By Anuradha Nagaraj
CHENNAI, India (Thomson Reuters Foundation) - The death of a housemaid who said she was abused by her New Delhi employers after being lured to the city with the promise of a job has raised new concerns over those trapped in domestic servitude in India.
Campaigners are demanding a renewed crackdown on unregulated employment agencies that profit from workers from impoverished states attracted to cities hoping to earn money to support their families back home.
The 24-year-old housemaid died in hospital on Wednesday, two weeks after she was admitted with multiple fractures and injuries, police said.
She had been trafficked from the eastern Indian state of West Bengal three years ago.
The woman's cousin, who also works as a housemaid in the city, called a helpline asking for help on Dec. 19.
Swati Maliwal, head of the Delhi Commission for Women, told the Thomson Reuters Foundation: "When I reached the hospital, what I saw was horrifying.
"She looked starved and could barely move. In her statement to the police she said that she had been beaten with iron rods by her employer for complaining about excess work."
There are an estimated 50 million domestic workers in India, most of them women, who are regularly exploited in the absence of any legal protection with a nationwide policy to support domestic workers awaiting cabinet approval, activists say.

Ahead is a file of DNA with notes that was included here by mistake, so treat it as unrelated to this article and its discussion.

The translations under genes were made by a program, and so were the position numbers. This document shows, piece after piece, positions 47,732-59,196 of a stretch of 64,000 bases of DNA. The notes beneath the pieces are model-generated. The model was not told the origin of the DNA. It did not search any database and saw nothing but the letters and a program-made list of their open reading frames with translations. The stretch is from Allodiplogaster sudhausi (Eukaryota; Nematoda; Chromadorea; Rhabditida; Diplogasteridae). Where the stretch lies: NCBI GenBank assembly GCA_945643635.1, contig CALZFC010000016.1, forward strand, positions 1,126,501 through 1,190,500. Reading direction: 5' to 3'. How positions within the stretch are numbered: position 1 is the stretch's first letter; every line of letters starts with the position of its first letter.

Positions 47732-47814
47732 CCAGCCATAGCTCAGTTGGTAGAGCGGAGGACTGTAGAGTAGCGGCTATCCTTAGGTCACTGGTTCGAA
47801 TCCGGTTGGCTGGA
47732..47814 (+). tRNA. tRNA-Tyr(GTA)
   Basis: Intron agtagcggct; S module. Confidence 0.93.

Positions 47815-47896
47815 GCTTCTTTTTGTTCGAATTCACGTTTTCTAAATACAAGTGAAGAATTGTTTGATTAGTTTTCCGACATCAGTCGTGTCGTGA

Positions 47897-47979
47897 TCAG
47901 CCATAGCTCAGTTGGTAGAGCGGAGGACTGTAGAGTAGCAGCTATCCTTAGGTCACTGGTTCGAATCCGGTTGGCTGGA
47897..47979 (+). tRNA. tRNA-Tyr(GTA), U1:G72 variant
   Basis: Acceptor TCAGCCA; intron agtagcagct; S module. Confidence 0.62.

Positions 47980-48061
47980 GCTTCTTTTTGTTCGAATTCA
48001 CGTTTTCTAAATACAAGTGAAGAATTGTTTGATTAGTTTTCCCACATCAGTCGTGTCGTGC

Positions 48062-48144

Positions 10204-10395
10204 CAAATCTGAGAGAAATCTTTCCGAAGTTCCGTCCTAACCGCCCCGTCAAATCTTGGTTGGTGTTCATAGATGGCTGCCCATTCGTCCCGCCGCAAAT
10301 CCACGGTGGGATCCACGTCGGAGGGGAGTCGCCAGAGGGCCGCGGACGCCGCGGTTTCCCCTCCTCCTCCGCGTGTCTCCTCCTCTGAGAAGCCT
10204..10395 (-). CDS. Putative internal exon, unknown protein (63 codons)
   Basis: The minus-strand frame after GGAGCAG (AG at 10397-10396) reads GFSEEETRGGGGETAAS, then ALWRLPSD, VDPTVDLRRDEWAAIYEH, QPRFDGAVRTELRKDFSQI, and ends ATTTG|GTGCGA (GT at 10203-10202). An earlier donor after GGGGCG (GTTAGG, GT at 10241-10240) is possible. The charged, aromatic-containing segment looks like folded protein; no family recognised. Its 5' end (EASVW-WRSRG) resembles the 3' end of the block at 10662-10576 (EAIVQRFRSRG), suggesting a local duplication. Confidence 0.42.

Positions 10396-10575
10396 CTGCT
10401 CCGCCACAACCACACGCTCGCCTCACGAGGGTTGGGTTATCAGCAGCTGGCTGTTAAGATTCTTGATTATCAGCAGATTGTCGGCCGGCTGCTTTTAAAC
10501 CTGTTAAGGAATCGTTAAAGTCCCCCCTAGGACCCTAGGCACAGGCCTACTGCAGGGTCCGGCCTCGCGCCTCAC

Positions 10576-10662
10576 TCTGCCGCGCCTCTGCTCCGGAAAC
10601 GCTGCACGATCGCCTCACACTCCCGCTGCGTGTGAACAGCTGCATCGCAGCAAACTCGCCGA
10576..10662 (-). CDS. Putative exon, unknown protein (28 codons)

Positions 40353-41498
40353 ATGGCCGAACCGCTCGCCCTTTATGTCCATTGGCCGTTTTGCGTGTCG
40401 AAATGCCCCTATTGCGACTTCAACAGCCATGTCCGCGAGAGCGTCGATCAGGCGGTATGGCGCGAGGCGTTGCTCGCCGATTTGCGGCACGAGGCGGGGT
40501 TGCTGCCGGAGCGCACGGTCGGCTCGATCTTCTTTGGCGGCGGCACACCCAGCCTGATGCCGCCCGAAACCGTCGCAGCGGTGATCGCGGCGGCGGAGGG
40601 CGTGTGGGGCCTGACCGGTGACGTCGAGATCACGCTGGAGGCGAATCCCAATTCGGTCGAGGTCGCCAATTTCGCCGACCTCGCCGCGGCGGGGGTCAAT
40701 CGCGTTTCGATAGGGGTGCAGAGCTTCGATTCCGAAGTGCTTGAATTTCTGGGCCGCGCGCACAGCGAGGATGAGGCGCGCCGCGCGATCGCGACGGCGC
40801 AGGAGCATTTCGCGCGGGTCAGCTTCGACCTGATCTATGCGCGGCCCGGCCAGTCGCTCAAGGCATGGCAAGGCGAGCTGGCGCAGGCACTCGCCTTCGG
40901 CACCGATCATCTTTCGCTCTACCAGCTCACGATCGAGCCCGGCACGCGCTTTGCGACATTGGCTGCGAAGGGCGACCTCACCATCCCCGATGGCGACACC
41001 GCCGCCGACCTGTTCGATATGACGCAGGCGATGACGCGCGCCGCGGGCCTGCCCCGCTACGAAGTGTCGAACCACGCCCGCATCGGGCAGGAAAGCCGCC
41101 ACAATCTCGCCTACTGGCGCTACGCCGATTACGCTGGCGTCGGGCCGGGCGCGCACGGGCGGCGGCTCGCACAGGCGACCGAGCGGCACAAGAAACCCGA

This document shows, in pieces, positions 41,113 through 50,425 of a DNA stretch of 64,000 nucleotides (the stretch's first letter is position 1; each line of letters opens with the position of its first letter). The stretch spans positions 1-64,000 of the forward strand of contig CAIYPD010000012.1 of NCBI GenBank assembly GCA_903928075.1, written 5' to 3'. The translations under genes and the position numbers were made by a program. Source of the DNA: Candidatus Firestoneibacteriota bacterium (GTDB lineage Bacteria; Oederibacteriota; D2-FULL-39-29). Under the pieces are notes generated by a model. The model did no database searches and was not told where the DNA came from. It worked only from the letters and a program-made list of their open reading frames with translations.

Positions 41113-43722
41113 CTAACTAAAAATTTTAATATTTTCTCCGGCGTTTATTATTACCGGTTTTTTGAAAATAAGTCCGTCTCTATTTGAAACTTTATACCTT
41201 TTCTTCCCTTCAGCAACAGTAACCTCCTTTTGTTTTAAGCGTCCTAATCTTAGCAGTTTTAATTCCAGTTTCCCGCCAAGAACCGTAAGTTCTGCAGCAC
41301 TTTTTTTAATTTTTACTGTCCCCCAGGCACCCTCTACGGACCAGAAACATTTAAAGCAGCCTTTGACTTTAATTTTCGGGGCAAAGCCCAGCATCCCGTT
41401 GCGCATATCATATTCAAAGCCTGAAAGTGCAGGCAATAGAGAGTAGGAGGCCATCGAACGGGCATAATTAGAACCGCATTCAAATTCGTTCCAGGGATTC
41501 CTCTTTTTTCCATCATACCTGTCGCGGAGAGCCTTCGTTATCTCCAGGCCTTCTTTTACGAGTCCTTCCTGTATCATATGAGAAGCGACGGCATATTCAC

Traffickers zero in on poor villages in states such as West Bengal, Bihar, Chhattisgarh and Jharkhand, convincing vulnerable families to send their daughters away for employment.
But the children and young women are often passed onto unregulated placement agencies and transported in groups to cities where a growing middle class is looking for cheap live-in labor.
Rishi Kant of anti-trafficking charity Shakti Vahini, which is assisting the victim's family, said her mother didn't know where her daughter was and kept calling the agency asking them to send her back.
"They kept promising they would and now the girl has died," said Kant. "Every day there are cases coming to light and yet people in the capital city are silent."
Kant said he hoped this case would be a wake-up call for policy makers and law enforcement to come up with a comprehensive plan to end exploitation.
He added that people want maids but don't want to pay proper wages and instead keep them as slaves.
There have been numerous previous reports of employers not paying maids, failing to provide them with proper food and shelter, forcing them to work long hours and even locking them up when they go on holiday.
(Reporting by Anuradha Nagaraj, Editing by Ed Upright; Please credit the Thomson Reuters Foundation, the charitable arm of Thomson Reuters, that covers humanitarian news, women's rights, trafficking and climate change. Visit www.trust.org)